D’var Torah for Our Congregational Meeting, 5/28/2015

As I prepared to offer a d’var Torah tonight, I was struck by the fact that the first congregational event that I attended at TBC, well the first one that didn’t involve anyone voting on whether or not I should be hired, was last spring’s congregational meeting. It’s hard to believe it was only a year ago when my relationship with this community began. It’s been a year filled with unexpected experiences, opportunities to learn and grow, and special, moving moments, and before I go any further, I want to thank you for your support, your enthusiasm, and your commitment to our community, our synagogue, and to helping me find my place in both.

When I studied this week’s Torah portion, Naso, I was struck by the way that its structure resembles the life of this and all congregations. The portion moves from a census, to a ritual that invokes God’s presences in the tabernacle, to an explanation of individual responsibilities, and then finally to what my rabbis have always called, “the best blessing our people knows,” the priestly blessing, one of the most special prayers in our tradition. It is a portion made up of both amazingly ordinary and profoundly sacred moments, and because of this, it is the perfect portion to talk about atthis meeting because it is a perfect representation of the life of a congregation.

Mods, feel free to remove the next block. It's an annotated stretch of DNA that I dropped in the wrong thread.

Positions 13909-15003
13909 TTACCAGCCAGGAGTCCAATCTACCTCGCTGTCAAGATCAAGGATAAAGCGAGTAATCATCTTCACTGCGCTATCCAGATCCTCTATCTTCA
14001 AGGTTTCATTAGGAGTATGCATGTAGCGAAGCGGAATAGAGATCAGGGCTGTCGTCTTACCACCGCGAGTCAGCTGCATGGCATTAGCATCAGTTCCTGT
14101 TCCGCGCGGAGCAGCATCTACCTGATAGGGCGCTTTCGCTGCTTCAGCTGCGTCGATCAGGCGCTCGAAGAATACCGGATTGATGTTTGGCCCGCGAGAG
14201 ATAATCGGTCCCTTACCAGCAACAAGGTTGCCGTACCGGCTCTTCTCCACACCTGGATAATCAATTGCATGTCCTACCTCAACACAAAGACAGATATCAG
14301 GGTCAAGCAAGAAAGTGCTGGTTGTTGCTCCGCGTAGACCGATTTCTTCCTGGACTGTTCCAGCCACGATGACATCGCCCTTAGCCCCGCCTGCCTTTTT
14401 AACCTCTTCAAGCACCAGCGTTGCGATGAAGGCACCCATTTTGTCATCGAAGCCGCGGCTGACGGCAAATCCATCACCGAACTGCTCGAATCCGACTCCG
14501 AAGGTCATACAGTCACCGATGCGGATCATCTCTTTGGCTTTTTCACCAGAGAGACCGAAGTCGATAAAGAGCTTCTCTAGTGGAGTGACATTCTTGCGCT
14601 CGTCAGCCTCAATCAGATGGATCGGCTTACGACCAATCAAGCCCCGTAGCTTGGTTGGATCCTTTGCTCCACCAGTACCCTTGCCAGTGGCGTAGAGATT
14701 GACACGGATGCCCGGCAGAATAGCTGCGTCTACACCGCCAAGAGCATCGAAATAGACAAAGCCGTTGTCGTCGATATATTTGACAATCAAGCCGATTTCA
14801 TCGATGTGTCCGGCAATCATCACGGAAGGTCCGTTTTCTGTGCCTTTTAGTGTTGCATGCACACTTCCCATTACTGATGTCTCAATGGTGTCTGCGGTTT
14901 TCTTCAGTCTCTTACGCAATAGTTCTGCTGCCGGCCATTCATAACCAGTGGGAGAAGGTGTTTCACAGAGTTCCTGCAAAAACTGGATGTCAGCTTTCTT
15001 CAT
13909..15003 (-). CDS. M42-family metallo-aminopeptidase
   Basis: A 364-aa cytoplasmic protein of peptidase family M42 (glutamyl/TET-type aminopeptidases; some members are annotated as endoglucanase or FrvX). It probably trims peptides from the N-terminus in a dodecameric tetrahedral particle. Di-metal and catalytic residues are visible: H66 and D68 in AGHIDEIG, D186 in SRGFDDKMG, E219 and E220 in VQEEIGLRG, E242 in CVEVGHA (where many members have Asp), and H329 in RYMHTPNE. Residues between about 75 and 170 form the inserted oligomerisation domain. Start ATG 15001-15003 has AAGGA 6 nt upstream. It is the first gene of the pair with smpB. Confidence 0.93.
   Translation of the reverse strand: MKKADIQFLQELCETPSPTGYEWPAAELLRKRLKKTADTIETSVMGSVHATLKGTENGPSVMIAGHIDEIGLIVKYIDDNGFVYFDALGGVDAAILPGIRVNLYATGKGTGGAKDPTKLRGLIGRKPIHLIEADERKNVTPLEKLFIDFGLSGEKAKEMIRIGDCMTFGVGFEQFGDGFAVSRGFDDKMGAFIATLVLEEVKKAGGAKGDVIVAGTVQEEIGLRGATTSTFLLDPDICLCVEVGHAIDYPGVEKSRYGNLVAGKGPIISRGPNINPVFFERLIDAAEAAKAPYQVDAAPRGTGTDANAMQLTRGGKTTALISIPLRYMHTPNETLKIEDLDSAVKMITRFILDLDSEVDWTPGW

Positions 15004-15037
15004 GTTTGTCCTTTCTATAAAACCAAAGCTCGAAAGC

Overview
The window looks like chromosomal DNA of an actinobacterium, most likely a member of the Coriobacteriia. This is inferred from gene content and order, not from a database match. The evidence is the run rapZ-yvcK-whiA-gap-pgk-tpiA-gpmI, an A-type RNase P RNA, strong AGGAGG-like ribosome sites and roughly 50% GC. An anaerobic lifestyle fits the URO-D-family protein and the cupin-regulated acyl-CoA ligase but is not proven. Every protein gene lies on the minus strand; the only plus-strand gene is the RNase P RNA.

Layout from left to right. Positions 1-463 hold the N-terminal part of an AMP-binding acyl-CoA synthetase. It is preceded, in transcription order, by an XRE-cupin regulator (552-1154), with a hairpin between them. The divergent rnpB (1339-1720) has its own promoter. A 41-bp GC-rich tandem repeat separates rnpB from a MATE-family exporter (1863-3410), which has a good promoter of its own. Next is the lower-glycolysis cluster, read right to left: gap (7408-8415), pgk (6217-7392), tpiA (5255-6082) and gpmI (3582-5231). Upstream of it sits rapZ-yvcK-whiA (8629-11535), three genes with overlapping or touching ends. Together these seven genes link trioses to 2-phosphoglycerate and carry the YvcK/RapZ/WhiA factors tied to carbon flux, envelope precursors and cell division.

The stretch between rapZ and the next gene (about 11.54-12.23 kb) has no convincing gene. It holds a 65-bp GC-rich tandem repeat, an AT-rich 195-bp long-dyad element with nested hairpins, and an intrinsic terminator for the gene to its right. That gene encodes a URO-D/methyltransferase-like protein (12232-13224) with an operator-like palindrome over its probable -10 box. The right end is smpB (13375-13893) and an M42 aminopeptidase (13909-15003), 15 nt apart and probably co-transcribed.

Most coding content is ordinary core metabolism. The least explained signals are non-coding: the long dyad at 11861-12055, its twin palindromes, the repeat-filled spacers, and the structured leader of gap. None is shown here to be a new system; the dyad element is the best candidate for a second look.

For the Israelites and for our community, membership is both a reward and a responsibility- bringing with it the promise of many sacred and ordinary moments. This Torah portion reminds us that both kinds of experiences are inherently valuable. Without one, the other loses its power. If every moment in the Torah is a “Sinai moment,” we would eventually forget why we ever cared that Moses climbed up the mountain in the first place. And, if every service at TBC was Kol Nidre, then we would lose the ability to appreciate both the perfect simplicity of a Friday night service in the courtyard as well as the transcendent majesty of a bimah filled with our past presidents holding our Torahs in their arms.

Our individual lives, the lives of our families, and the life of this congregation are ideally balanced, successful, and rewarding when we appreciate and invest in all aspects of our experiences. We’ve spent this year thinking of this congregation as our home, and as we move forward, we need to continue working to fill this space with the beautiful, diverse, and complex moments of our lives. We need to learn from our Torah portion and value the ordinary as well as the extraordinary. We need to be inspired by this section of the book of Numbers and put our time, resources, and enthusiasm toward filling our congregation with life and toward filling our lives with our congregation. Thank you for all that you have done to help us reach this goal, and thank you for all that you will do in the future as we continue on our journey as a passionate, engaged, and inspired community.

Rabbi Rachel Bearman
Temple B’nai Chaim